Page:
A student has launched a powerful defence of immigration as young voters faced off in a heated EU debate.
Former SNP leader Alex Salmond, Labour MP Alan Johnson, Ukip MEP Diane James and Conservative MP Liam Fox were on the BBC panel but the key exchange of the night was between two audience members.
Emily, a Leave voter from Poole, said her disabled mother live in a council house and need to move into a bungalow.
“There are none in our area,” she said. “Immigrants are being bumped up the list.”
But anther audience member, Asma from Aberdeen, cited European Union directives for improving the quality of rented homes and local authority housing.
“Emily and her mum need to realise that the UK Government are the people that can build council houses, the European Union is not some kind of scapegoat that you can keep blaming for your problems,” she said.
After Emily raised concerns about immigration, saying “the more we let in, the less houses we’re going to have to house them”, Asma accused her of having a “selective memory” and pointed out how many Brits travel to Europe.
“Just remember how many immigrants like my family, like a lot of the people in this audience’s family have built this nation,” she said, to cheers from the audience.
The heated exchange sparked a flurry of activity on Twitter, with 900 tweets a minute sent after Emily’s comments.
“This #BBCDebate is the best soap opera I've ever seen,” Chris Kerr wrote. “Tune in tomorrow to see if Emily's mum gets her bungalow.”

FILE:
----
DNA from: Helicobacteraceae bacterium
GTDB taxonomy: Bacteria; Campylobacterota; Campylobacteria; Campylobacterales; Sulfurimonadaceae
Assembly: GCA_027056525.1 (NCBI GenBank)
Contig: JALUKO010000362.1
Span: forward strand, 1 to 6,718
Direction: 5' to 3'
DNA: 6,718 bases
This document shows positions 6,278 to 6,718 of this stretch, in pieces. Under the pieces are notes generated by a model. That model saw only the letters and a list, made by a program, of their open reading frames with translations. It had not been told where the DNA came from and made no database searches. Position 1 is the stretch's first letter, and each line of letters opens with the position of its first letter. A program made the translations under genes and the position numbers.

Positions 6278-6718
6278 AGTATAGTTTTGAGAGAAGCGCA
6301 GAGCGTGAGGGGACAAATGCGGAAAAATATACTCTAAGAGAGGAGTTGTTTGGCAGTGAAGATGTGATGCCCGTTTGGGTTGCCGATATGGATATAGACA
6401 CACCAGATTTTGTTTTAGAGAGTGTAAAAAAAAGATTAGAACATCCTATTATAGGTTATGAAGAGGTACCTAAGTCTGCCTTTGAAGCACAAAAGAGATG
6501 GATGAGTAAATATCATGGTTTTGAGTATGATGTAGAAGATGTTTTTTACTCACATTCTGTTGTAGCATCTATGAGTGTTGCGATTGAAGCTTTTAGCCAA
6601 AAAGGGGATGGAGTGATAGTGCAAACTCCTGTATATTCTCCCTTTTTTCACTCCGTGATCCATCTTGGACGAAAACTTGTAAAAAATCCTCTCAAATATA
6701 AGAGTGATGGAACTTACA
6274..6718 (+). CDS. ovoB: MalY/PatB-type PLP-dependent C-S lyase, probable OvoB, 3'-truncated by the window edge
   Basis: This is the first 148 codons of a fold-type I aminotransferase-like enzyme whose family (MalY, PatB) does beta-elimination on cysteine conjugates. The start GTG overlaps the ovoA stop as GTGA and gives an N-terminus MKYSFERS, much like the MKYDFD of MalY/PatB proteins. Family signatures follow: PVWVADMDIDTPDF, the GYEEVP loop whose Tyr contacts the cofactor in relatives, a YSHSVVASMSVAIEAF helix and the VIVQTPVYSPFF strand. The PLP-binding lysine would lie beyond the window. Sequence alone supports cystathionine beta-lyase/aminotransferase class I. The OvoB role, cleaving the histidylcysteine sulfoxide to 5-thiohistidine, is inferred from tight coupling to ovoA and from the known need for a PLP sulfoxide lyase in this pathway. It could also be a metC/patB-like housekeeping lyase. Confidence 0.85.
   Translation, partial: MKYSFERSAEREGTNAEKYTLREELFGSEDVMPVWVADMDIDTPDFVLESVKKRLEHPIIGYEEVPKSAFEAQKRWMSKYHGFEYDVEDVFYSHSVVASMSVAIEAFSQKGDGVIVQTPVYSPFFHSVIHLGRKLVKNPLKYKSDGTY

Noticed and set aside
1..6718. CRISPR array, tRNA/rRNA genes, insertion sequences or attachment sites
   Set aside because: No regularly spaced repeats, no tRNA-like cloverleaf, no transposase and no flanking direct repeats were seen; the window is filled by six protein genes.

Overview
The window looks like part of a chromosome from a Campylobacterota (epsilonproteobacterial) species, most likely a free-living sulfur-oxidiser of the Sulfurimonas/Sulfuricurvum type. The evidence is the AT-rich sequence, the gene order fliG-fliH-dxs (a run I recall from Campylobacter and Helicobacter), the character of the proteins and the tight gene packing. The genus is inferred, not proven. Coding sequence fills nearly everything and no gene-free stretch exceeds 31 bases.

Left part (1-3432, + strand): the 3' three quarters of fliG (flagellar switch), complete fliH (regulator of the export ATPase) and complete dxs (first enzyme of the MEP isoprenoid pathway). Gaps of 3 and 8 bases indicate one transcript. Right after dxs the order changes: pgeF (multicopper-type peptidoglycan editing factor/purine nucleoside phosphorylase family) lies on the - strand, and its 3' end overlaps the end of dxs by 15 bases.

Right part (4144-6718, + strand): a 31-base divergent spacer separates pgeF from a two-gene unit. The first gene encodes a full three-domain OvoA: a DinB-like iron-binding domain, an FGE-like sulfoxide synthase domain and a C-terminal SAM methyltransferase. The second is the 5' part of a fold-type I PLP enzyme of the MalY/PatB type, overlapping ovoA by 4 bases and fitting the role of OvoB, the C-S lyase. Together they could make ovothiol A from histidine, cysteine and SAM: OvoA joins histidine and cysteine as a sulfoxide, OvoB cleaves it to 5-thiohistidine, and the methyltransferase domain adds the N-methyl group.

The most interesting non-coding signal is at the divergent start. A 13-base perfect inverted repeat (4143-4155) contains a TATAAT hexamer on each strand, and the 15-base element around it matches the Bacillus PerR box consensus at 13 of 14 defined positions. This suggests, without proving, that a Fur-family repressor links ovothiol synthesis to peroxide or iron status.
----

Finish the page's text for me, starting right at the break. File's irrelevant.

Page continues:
The debate saw 150 voters aged between 18 and 29, question the politicians in Glasgow.
Mr Salmond and Mr Johnson made the case for staying in the EU, while Ms James and Dr Fox argued for a Brexit.
The former First Minister told the audience a second Scottish independence referendum “would have to be within the two-year period of the UK negotiating to withdraw” from the EU, should it vote to leave on 23 June.
Despite arguing that the Brexit would negatively impact on jobs and economic growth, Mr Salmond criticised “scaremongering” by the Treasury.
When host Victoria Derbyshire asked if the audience believed George Osborne’s “apocalyptic” forecast the majority said no.
Some of the young voters also criticised “tit-for-tat” attacks during the campaign, describing it as “petty name-calling” that was making it more difficult for the public to decide how to vote.
Ukip's Ms James did not believe the focus by some Leave campaigners on immigration had been “appalling”.
She said the issue was “one very clear example that the UK government…actually don't have control over a key aspect of our economy".
Remain campaigners also seized on her admission that "we just don't know" whether Britons would require visas to travel in Europe.
Asked whether travel across Europe would be affected by a Brexit, Dr Fox said: ”Europe and exchange and trade and travel existed before there was a European Union and will continue after.
“Why do we have these arrangements? Because it is genuinely in the interests of both parties to do so.”
But Mr Johnson said a visa system would “surely” be needed to differentiate between tourists and migrant workers.
Other issues raised during the debate included travel, the NHS, house prices and jobs.
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